employment, complete a qualification.
• How – How is the NEET going to achieve the goal? What actions/activities will
he/she need to undertake? For example, conduct job search to identify different
types of employment they would like to try.
• Who – Who is responsible for carrying out the action? i.e. NEET, tutor, family
member, other professional etc
• When – Set realistic time frames to complete action/activity. In addition to setting
a time frame for each action, a review date should also be agreed between the NEET
and the tutors team.
The Action Plan should be simple and easy to understand for all parties involved. The
job seeker must agree with the actions established by the Action Plan. NEET preferences
are in the centre of the whole decision process, but the plan should be realistic in terms
of timescale and the jobseeker's work competencies.
Designing, implementing and evaluating the Action Plans for the NEETs involved in the
program, need to be done in collaboration with key internal and external stakeholders all
along the way. Focus groups, workshops and surveys can be used to get input, ideas and
critique from the stakeholders.
The Action Plan is also a useful tool for monitoring progress and achievements. Constant
monitoring is required to make sure that the present approach contributes to progress
in the desired direction and that potential threats or challenges are rapidly identified.
Signed agreements for internship contracts with local councils and companies
During the implementation WP1, YOPEVA Analysis of Good Practices, each partner has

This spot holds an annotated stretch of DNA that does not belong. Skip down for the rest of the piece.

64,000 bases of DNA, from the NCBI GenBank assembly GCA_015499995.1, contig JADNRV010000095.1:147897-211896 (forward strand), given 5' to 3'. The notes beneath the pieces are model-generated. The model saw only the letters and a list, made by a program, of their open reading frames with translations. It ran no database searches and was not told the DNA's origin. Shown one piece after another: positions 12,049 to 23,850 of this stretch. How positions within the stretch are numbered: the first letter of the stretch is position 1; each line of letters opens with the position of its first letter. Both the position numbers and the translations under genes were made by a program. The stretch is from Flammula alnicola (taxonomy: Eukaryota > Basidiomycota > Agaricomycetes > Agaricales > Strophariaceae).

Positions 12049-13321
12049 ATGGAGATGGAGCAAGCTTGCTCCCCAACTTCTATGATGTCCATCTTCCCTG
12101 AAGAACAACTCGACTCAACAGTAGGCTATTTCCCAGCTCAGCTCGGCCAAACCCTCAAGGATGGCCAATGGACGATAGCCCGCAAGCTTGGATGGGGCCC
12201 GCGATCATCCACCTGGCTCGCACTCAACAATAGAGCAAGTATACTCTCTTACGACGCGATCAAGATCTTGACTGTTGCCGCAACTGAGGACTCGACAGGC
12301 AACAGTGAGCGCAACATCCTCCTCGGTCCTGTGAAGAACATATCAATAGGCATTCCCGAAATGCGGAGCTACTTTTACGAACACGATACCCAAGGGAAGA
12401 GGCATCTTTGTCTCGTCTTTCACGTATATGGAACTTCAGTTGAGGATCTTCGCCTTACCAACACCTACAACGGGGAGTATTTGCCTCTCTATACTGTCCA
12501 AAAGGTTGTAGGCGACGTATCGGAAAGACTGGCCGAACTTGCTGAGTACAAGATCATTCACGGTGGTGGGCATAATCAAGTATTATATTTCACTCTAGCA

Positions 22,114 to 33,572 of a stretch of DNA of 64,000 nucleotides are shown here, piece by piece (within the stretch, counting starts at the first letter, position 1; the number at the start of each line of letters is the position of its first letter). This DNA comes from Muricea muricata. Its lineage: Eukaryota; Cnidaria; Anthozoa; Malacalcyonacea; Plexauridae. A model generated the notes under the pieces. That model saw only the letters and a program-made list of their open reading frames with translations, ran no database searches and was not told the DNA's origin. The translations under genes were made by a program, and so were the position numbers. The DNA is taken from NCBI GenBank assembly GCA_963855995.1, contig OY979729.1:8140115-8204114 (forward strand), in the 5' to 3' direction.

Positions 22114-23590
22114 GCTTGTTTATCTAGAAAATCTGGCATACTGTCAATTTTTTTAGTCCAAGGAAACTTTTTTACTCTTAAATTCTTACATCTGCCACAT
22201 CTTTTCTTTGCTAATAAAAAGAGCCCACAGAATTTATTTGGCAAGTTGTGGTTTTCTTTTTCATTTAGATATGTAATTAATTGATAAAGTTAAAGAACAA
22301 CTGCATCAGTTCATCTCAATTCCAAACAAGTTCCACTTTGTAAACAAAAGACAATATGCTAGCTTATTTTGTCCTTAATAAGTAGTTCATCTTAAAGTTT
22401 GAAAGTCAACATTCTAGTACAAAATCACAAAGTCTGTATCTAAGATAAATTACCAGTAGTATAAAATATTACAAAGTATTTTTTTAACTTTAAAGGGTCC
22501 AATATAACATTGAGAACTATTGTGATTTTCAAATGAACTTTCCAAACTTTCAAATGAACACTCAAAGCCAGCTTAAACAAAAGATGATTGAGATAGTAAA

identified the key actors including the stakeholders to be involved when YOPEVA will
be implemented in their region.
The identified stakeholders’ profiles include: local authorities, private companies,
education bodies (VET, Universities) and relevant partner NGOs. Therefore, it will be
the responsibility of each partner to come up with a communication strategy in order
to engage their stakeholders in identifying private companies or organizations that
could offer internship/apprenticeship to young people. It is also important that they will
commit their involvement by signing an agreement based on availability of offering a
minimum wage or based on possible fiscal incentives if available in each country for
hiring vulnerable groups. This is a critical aspect of the YOPEVA implementation process
as was identified by major part of the partners. In the end, signing the contracts with
the local company in each country is the key success element of scaling up YOPEVA
On-line platform to support preparatory activities
To improve access to YOPEVA NEETs registration process we designed an on-line registration
platform which access will be made available to all tutors selected by each partner. The link
to the platform is: https://young.techelp-token.net/
The main information to be collected:
• Training/Tutors‘ profile (name, organization, background, experience, specific
• Participant’s profile (name, contact data, social status, initial assessment of
skills, motivation, education level)
• Stakeholders’ profile (company name, industry, number of employees)
A tutorial presenting the main elements of the platform and how to use it is available at
See below the platform structure and steps to collect relevant data.
2.1.2 Implementation of the work-based training
Based on the partners previews experience with employment services for young people we
identified the need to design a combine transversal/soft skills training and workbased/apprenticeship
program in a private company, developing employment skills adapted
to the labour market needs.
Initial soft skills training
There are a lot of discussions about what are the most important 21 century skills
nowadays. New skills emerged in the meantime such as cognitive flexibility, emotional
intelligence, service orientation or learnability (what is considered the most important